Instead of saying to yourself, “I can’t lose weight” say, “I won’t lose weight.” When you say, I can’t you make yourself a victim. When you say, I won’t you put yourself in charge. Once you believe and feel that you’re in charge of your weight, you’re more likely to jump on the weight-loss wagon and do something about your weight.

Too hard to believe? Try it.

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When you take responsibility, you take control in the weight loss game!
What excuses are you using for those extra pounds you carry?
“My whole family is overweight” says Maggie. “What can you expect.”
“My mother always rewarded me with food so now I reward myself with food” pipes up Pete.
“I just can’t stop eating, laments Delores, even though I feel like I’m going to pop.”
“My life is miserable,” says Joan. “Why should I deprive myself of food? I need something to make me happy.”
And now we can blame the food industry for helping us pile it on.

The real problem with blaming others for your extra weight is that it actually sets in motion a belief that you can’t do anything about your weight. If you take responsibility for your weight, however, and say, “I’m overweight because I eat too much,” you shift to an internal focus of control and the belief that at any minute you could take control of your eating and your weight.

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Embrace resiliency, amplify your strengths – believe in yourself and lose weight.
If watching your weight and keeping to an exercise regimen seems a drag, try switching your frame of reference. View weight watching and exercise as a privilege. See it as a way to build stamina, character and resiliency. Dr. Paul Pearsall, neuropsychologist and author of the “Beethoven Factor” refers to adversity as “stress-related-growth.” Dr. Suzanne Segerstrom, professor of psychology at the University of Kentucky says “a persistent attitude is as good as a positive one.”

What happens when you lose weight? You feel great about yourself. You walk differently. You hold your body differently. You convey to the world, “I like myself.” And you do. You feel good and accomplished. And when other challenges come into your life, you may not like them, but you know you have the grit, the stamina, the hardiness to deal with them.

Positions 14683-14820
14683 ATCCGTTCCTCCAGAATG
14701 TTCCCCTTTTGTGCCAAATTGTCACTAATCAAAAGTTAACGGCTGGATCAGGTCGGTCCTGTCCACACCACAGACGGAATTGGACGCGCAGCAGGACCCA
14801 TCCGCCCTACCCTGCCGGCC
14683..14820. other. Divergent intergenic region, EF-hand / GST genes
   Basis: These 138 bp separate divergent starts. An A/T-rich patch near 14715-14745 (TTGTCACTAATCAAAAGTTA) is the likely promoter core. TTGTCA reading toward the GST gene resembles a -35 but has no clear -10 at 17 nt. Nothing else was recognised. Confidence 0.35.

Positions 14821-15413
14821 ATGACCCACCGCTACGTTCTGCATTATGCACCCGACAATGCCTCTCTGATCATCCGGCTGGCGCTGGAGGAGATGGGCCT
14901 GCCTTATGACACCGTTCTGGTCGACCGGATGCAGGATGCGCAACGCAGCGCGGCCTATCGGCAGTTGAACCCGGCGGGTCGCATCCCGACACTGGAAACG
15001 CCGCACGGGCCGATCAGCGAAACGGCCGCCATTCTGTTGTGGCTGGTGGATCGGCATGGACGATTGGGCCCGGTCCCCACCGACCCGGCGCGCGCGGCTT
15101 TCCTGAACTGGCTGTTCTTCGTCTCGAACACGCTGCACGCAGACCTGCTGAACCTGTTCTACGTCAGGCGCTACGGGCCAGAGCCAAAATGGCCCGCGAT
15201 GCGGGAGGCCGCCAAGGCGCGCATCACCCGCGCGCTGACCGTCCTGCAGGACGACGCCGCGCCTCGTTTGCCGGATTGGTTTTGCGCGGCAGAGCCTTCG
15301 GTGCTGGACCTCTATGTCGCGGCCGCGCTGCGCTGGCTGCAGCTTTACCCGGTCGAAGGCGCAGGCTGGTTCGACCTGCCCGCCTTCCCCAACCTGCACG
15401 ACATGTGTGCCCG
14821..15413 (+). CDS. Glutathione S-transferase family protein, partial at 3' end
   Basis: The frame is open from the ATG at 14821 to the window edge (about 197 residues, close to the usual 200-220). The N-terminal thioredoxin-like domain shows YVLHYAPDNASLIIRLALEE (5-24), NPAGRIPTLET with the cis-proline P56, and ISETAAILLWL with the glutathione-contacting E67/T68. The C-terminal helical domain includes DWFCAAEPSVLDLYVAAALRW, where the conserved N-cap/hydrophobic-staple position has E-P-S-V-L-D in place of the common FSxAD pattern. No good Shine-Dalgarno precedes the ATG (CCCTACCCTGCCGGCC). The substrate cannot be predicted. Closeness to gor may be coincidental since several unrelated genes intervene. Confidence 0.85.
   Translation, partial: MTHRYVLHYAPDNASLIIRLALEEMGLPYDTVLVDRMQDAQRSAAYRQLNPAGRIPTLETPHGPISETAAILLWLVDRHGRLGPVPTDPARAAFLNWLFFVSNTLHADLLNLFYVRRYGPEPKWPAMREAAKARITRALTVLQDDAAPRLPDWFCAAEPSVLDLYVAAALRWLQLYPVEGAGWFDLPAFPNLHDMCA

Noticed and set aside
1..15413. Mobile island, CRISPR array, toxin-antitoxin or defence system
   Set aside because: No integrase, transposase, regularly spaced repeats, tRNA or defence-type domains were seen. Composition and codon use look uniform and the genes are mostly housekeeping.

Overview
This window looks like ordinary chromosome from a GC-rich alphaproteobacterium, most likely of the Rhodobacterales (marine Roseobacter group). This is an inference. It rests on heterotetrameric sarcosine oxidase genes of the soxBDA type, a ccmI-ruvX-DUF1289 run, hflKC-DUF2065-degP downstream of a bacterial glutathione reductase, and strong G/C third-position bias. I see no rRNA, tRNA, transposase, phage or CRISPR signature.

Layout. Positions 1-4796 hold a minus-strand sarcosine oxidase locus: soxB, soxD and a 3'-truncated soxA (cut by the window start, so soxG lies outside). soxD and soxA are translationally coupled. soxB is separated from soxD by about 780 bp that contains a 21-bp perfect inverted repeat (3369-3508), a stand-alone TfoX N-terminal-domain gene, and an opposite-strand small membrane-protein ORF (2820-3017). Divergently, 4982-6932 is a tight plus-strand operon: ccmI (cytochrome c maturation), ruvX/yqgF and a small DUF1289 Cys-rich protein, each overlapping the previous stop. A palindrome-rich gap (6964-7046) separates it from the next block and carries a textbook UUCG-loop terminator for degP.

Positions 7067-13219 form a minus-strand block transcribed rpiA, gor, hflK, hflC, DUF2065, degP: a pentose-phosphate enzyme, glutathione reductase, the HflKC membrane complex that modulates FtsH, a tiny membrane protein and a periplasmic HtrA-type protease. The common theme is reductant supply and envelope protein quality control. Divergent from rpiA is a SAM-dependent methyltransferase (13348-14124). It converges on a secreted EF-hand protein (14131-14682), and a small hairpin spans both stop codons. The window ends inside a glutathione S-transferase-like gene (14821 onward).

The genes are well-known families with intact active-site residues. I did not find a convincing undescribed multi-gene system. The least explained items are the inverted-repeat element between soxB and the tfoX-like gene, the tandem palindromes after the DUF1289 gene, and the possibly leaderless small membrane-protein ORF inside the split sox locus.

Think about yourself when you get off the treadmill, finish doing your last set of reps or laps in the pool, you have a renewed sense of self. A belief that you’re strong and tough and can handle anything down the road.

Resiliency is like a muscle: You have to challenge it to make it stronger. Resilient people aren’t necessarily braver or stronger than others, but they have learned to move beyond themselves, to grab the baton of responsibility and run with it. In doing so, they erase their weaknesses and amplify their strengths.

So whistle while you work out. Take a bow when you pass up a fatty food. Tell yourself, “Look at me, I am strong, I choose to be active the whole day long.” As positive psychology points out, “Don’t languish, flourish. Don’t merely survive, thrive. Be satisfied with the past, be happy with the present, and be optimistic about the future.”

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When your mate is overweight, best keep your mouth shut if you hope to have a good relationship.
Is your mate overweight? Do you try to monitor what your husband or wife eats? If so, you’re probably caught in a not-so-nice power struggle.

A woman told me that she had bought a chocolate cake but needed to hide it so her husband wouldn’t eat it. As she’s talking I’m thinking, “The guy’s almost 50. He should be the master of his food intake. Her telling him what to eat is not going to make him a happy camper. He’s going to resent it. She’s putting herself in the bad guy category because when she directs her husband what to eat and not eat, he feels resentful.”

When given this kind of feedback many women respond, “Yes, but I don’t want him dying on me because he has clogged arteries and is overweight.” What I say: “I doubt if your harping is going to keep your husband alive. Besides, you’re not with him every waking hour. If he wants to eat or overeat, he will. He’ll just do it behind your back. In policing one’s mate, you become the nag while your mate becomes the sneak. Ridiculous!”

If your husband is overweight or has a health problem and should not be eating certain foods, it’s up to him to restrict his diet. The best way you can help is to have healthy food in the house and provide a good example by eating healthily yourself.

Here’s another frequent weight issue. A woman’s angry because her husband wants her to lose weight. She’s put on 60 pounds in the last four years and he no longer finds her attractive. She is angry and asks if it’s fair for him to expect that she lose weight.

Gaining or losing weight has nothing to do with fairness. If your boyfriend, girlfriend or spouse finds you unattractive because of the extra pounds, and you want to be attractive to him or her, then it’s important to lose the weight.

What about the father who’s unhappy with his teenage daughter about her weight? He should stay away from the weight issue except to provide good role modeling by eating healthily. Teenagers who are overweight are painfully aware of the fact. Comments such as, “I thought you were watching your weight,” or “You’d really be beautiful if only …” do not serve parent or child. You also don’t want to chip away at the already fluctuating self-esteem that many overweight teenagers have. Instead focus on your child’s attributes and decide to look beyond her weight.